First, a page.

This won’t hurt a bit: 5 excellent reasons to have a chronic pain strategy in the workplace
By Tony Farley
It never hurts to take a moment, every now and then, to consider how fortunate we are that Australia has a National Pain Strategy for dealing with people who suffer chronic pain.
No other country has anything like it. The National Pain Strategy was developed five years ago and is a unique model of care for the management of chronic pain.
Did you know that medical experts have identified chronic pain as a disease in its own right? As we all know, chronic pain begins as a symptom of a condition. But over time, it actually becomes a chronic condition in its own right.
It’s the hidden, silent blight which few people talk about outside the immediate families of those who suffer.
Pain Australia has been successful in lobbying for and implementing 18 fully staffed clinics specialising in treating chronic pain in our capital cities. A further 14 such clinics recently opened in our regional areas.
But employers have a role to play too.
We provide ramps and other aids for the disabled, but how many of us think what we can do for employees who suffer chronic pain?
It’s time to broaden the discussion around chronic pain to include the workplace. Here are five very good reasons why.
1. It’s good for the body
There are many very simple strategies employers can put in place to aid those with chronic pain get through their workday. Basic things like stand-up desks for people with back pain, which is by far the most common form of chronic pain.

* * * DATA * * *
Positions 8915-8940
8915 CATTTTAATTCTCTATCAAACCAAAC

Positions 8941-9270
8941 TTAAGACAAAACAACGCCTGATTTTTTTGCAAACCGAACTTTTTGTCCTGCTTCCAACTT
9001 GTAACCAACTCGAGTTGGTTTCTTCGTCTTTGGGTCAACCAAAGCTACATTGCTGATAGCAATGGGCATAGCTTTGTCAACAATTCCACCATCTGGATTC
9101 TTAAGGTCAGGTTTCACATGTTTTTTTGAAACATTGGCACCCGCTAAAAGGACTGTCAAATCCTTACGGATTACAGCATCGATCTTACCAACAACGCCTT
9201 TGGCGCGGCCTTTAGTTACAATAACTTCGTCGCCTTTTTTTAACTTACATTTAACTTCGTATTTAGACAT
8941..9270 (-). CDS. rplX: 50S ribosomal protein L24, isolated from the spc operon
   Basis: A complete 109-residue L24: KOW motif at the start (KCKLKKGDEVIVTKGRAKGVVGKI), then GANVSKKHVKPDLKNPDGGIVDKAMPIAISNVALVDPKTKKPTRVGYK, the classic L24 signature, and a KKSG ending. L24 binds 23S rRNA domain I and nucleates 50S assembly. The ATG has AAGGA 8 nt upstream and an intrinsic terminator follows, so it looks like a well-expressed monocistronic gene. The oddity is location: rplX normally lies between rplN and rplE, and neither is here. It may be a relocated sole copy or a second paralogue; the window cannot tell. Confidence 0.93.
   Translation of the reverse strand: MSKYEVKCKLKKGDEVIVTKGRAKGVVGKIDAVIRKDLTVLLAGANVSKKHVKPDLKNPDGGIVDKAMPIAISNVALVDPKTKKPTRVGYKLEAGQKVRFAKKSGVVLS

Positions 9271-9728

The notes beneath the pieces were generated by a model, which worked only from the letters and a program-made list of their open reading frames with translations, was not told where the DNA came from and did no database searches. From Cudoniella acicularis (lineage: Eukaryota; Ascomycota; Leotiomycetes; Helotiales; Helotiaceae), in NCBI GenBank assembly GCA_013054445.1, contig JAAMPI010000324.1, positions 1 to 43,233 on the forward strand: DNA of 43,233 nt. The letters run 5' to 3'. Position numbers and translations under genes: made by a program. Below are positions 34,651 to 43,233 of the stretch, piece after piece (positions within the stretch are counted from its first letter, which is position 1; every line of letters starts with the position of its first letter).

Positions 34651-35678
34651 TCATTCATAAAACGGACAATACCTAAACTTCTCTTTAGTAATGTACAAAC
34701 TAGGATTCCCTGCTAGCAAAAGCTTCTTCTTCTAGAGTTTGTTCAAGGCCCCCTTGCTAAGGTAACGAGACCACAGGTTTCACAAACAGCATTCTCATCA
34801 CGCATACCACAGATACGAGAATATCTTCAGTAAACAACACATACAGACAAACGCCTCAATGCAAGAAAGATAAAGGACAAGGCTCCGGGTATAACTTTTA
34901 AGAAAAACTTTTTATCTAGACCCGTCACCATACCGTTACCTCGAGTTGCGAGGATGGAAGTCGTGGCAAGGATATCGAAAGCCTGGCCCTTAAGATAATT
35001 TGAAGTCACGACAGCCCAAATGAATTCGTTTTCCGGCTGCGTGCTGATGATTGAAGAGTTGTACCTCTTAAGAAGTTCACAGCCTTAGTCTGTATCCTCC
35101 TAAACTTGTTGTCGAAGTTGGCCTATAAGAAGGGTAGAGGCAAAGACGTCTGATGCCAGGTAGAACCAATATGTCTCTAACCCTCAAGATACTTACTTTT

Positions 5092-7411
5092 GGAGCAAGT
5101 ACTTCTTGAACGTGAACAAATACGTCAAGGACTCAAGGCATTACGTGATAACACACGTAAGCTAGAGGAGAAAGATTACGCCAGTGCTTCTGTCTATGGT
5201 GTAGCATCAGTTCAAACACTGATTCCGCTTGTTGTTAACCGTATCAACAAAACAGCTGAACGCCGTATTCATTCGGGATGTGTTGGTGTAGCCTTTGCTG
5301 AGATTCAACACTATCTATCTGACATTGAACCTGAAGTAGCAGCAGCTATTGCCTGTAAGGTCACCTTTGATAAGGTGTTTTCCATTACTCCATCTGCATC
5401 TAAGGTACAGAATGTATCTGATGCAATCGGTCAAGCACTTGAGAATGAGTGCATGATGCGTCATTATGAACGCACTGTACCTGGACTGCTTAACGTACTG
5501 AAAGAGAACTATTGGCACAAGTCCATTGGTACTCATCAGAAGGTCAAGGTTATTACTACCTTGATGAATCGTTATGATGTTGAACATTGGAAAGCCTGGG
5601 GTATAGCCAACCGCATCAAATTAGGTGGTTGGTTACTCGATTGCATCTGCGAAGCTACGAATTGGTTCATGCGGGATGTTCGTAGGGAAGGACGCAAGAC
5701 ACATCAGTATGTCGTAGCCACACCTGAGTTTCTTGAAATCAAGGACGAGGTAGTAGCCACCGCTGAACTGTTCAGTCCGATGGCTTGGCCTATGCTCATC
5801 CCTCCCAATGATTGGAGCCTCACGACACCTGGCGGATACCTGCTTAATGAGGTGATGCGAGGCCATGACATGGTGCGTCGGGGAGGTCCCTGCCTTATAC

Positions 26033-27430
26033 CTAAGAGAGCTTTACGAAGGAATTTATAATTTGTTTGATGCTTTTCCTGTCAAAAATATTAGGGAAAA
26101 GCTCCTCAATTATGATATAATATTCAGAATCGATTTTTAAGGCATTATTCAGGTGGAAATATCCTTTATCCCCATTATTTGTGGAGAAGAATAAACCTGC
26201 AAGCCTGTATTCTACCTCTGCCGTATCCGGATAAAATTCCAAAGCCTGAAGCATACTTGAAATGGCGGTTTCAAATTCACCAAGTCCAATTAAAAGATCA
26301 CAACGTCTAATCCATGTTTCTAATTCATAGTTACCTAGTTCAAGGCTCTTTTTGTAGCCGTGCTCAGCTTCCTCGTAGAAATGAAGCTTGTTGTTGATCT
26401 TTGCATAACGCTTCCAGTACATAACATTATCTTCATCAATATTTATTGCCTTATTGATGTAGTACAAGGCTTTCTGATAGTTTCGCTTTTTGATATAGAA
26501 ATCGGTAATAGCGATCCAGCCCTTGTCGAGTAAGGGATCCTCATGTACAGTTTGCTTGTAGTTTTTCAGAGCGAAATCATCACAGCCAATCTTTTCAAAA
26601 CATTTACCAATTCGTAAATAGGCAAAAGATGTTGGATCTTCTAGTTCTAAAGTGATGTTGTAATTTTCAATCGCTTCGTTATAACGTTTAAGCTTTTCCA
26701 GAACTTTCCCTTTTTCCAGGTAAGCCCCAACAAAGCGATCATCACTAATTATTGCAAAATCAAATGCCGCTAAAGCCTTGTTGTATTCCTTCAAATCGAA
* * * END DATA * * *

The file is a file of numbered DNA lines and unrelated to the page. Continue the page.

Allowing employees time for walks during the day so they’re not stuck sitting for long periods is another very simple policy. We should also be more flexible in our approach to when and where people can work.
Remember that many suffers experience chronic pain not as a result of workplace injury, but because of an accident, injury or condition contracted elsewhere, and that many have endured it over a long time.
2. It’s good for the soul
Nothing is more important the the dignity of workers in a workplace. When people know they are valued regardless of their physical capabilities, you create the sort of workplace that people feel proud to work at.
People spend half of their waking hours in the workplace. It should be a place where they feel empowered, not disabled.
3. It’s good for morale
Following on from the previous point, a happy workplace is a place every employer should strive to create. Through medical studies and mounting anecdotal evidence, we now understand better than ever the links between mental health issues and ongoing chronic pain.
The greatest gift an employer can give a chronic pain sufferer is to alleviate the stress they might feel if they think they’re bearing a problem they just can’t talk about. People hate to think they’re a burden to others. You can show them they’re not.
4. It’s good for the business bottom line
Let’s be a little mercenary here. A happy, healthy workplace is a productive workplace. By ensuring the needs of all your employees are taken into consideration, business will flourish and absenteeism will drop dramatically. That’s good news for everyone.
5. It’s good for the country
Chronic pain has been measured as Australia’s third costliest burden on the health system. It’s estimated to cost in excess of $11 billion. It is also said to cost a further $7 billion to the economy in terms of productivity losses.
By implementing a proactive policy to make life easier for people in the workplace who suffer chronic place, you’re dong your bit for them, for your business, and for the wider community.
It only hurts everyone by turning our back on this issue.